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Lid panel of drawer

This is the process for making the lid panels of a drawer. This drawer is for a 5 sun 10 steps box. I paste the sliced wood sheet onto an MDF board, cut it to size, and create the steps (gap) to slide into the groove.

The lid is now complete, but I would like to apply a bit of paint just to the surface of the lid panel. The drawers that are set inside are usually not painted. However, when you open the lid (by pulling it out), you have to press down on the top of the lid, so it gets dirty over time because that part is pressed a little harder. So, I apply a thin coating to make the surface stronger. The photo shows the work.

The wood used (sliced) this time is Rosewood. Depending on the availability of sliced wood, I use walnut, rosewood, nyatoh, etc. The paint used is a two-component urethane coating. This is a paint that hardens when you mix two liquids together. It's the same type of paint usually used on the surface of Japanese puzzle boxes. I can choose the glossiness of the paint, and I use a matte finish.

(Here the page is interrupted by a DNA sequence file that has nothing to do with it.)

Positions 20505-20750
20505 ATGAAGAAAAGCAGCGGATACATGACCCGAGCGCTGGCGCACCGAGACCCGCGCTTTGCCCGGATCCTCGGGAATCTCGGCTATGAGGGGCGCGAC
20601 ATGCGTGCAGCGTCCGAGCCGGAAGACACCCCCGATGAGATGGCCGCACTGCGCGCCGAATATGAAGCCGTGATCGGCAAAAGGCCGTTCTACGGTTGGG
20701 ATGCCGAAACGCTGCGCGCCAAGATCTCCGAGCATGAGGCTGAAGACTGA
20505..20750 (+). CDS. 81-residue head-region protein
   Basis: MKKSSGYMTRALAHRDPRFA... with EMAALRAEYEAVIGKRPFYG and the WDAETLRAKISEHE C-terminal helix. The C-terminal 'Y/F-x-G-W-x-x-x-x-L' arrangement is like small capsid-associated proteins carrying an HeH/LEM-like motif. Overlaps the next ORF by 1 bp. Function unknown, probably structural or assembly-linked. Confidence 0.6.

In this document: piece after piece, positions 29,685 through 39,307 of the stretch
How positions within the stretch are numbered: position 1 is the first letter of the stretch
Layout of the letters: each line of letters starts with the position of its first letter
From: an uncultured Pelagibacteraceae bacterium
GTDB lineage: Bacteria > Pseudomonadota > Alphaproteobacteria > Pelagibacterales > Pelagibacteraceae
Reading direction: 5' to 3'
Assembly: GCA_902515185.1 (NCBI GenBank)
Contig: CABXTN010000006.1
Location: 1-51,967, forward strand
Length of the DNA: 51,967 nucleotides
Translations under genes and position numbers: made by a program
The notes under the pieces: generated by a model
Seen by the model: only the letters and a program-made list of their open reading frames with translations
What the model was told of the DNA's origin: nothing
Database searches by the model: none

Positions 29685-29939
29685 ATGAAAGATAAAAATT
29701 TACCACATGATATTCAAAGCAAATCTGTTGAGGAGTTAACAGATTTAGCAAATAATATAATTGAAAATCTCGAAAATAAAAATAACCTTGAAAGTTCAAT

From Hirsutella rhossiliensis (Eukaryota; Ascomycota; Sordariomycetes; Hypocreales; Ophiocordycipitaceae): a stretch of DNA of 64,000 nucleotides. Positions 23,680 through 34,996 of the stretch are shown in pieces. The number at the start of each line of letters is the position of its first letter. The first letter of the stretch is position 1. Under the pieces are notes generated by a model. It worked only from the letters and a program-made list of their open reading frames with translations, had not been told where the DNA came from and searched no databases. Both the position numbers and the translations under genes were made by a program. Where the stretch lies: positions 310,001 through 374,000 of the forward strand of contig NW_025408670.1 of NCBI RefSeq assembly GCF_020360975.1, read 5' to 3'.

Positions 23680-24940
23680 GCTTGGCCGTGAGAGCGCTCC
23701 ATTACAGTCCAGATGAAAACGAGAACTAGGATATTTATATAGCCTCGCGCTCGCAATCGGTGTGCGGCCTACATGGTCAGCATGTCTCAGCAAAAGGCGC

I apply the paint once or twice using a cloth like the one in the photo. This painting method is called "Tanpo-nuri" in Japan. More precisely, there is a formal way to make the cloth rounder (this is called "tanpo"). However, because there are few boards to work on, my way is a little casual😅.

This method is relatively easy and there is little chance of failure (such as uneven paint application), so it is recommended if you are painting something like a box or a small item. The downside is that the paint film is thin and does not adequately protect the work from humidity, heat, etc. However, I think it is very good for preventing dirt. The color of the wood becomes darker and more beautiful!